The aim of this study was to analyze the accurate three-dimensional positions and positional changes of the lip and nose in patients with unilateral cleft lip and palate.
Sixty-three patients with unilateral complete cleft lip and palate (UCLP) and 96 patients with isolated cleft palate were retrospectively enrolled. Facial casts of all subjects taken immediately before and after cheiloplasty and before palatoplasty were used. Three-dimensional values of 12 landmarks were measured by electronic caliper and parallel milling machine. Independent-samples t test was used in analyzing positional differences between UCLP and control, and 2-way analysis of variance was selected in analyzing positional changes among UCLP groups. The threshold of significance was set at 0.05.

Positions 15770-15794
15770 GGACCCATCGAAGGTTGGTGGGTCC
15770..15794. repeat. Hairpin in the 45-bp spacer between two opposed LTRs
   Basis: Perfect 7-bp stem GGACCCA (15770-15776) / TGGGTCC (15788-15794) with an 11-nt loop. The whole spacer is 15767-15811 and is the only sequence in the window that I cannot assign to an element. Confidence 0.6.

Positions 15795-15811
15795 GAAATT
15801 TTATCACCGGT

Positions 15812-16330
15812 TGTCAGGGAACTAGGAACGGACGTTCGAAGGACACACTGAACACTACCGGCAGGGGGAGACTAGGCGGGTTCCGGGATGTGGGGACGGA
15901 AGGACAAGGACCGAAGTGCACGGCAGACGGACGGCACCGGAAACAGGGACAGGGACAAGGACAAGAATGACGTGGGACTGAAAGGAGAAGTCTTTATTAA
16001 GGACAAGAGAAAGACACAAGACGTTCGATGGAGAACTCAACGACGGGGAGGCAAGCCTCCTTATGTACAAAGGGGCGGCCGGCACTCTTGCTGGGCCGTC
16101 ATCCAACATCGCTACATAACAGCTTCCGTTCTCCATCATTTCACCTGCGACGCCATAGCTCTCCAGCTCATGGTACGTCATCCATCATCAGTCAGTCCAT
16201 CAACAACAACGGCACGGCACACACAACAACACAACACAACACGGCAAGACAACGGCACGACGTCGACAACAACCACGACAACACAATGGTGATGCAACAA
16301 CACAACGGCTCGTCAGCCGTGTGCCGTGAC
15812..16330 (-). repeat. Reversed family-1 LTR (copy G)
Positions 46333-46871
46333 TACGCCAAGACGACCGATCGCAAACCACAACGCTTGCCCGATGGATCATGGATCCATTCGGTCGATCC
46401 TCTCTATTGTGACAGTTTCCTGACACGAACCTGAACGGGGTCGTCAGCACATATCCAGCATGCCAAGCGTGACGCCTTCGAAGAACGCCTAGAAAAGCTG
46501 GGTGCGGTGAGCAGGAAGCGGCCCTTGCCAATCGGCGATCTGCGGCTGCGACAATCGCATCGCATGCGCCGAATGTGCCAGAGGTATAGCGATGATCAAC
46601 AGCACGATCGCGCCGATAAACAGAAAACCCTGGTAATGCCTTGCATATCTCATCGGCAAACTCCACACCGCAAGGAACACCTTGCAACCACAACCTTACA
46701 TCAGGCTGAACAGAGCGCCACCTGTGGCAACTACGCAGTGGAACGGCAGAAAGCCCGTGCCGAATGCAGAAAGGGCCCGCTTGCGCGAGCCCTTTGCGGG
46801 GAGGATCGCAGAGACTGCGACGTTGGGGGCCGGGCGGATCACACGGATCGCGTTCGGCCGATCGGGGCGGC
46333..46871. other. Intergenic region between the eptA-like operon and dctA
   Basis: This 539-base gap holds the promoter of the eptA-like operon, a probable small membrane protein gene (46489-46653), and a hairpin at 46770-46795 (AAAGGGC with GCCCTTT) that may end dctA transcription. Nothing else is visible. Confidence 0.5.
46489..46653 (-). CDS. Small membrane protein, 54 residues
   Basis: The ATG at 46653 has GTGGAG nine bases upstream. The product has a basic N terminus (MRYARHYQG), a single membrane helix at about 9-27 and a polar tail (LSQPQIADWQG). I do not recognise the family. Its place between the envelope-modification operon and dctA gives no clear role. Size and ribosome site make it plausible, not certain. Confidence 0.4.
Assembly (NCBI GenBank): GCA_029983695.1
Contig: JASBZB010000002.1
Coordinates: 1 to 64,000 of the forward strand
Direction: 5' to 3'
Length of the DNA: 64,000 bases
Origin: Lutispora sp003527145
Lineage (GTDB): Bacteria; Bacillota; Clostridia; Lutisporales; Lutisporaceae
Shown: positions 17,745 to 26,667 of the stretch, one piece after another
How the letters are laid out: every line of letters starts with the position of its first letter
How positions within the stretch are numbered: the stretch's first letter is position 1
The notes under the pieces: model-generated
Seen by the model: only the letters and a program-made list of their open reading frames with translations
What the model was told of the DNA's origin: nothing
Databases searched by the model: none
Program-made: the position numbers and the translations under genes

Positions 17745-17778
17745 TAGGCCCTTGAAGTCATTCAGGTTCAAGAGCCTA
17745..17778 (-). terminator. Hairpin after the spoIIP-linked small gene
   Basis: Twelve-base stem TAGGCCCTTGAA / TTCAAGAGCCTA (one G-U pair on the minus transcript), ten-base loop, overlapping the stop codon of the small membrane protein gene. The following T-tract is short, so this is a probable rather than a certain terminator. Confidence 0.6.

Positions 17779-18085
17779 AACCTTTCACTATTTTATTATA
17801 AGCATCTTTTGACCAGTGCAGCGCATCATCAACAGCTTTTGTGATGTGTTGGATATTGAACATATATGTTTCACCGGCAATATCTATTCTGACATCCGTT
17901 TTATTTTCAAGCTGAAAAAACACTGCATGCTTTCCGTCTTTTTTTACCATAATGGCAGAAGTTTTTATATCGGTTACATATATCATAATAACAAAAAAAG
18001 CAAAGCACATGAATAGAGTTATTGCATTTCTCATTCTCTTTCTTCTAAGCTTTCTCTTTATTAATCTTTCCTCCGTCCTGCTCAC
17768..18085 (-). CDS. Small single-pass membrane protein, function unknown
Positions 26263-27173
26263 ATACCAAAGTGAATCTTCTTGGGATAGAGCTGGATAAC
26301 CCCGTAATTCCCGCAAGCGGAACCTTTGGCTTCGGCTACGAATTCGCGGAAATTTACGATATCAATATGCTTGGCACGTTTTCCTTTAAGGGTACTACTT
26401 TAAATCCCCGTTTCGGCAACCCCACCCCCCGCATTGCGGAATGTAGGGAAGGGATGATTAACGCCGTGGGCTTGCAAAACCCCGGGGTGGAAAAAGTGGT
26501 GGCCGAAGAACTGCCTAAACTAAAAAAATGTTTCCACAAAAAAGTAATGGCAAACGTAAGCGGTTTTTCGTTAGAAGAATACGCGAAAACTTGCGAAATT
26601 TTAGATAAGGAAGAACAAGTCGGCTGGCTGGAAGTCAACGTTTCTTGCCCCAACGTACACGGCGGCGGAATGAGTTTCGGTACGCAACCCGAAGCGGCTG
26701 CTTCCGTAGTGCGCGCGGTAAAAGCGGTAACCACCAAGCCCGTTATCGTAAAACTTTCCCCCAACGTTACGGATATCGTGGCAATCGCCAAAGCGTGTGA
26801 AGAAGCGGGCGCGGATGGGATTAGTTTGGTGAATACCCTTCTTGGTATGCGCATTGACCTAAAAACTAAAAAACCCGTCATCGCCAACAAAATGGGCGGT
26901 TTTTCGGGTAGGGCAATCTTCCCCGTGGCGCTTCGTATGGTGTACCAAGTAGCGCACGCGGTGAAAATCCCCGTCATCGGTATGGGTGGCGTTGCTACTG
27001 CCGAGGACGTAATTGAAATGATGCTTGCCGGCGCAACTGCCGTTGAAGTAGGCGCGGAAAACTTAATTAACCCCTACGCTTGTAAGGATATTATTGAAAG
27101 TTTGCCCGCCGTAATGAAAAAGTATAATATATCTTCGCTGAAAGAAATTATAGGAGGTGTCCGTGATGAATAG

Superiorly dislocated christa philtri (Cph) (P < 0.001), subalae (Sa) (P < 0.001), and nostril tip (Nt) (P < 0.001) were partially corrected and still dislocated (P < 0.05, P < 0.001, P < 0.001) immediately after operation, but Cph (P = 0.322) and Cph′ (P = 0.081) developed caudally to normal about 10 months after primary surgery. In sagittal dimension, lip and nose, especially Cph′ (P < 0.001), Sa′ (P < 0.001), and Nt′ (P < 0.001) on the cleft side, dislocated dorsally before operation. Immediately after operation, Sa′ (P = 0.456) and Nt′ (P = 0.067) were normal in sagittal projection, but Cph′ was corrected partially and still insufficient (P < 0.001). Unfortunately, sagittal projections of all nasolabial structures, Cph (P < 0.001), Sa′ (P < 0.001), Nt (P < 0.001), Cph′ (P < 0.001), Sa′ (P < 0.05), and Nt′ (P < 0.001), decreased significantly and were insufficient after operation.
In vertical dimension, nasolabial displacements were corrected partially by primary surgery, and catching-up growth happened since then. Insufficient sagittal projections of the lip and nose were corrected successfully by lip repair, but lip repair itself had adverse effects on nasolabial sagittal growth.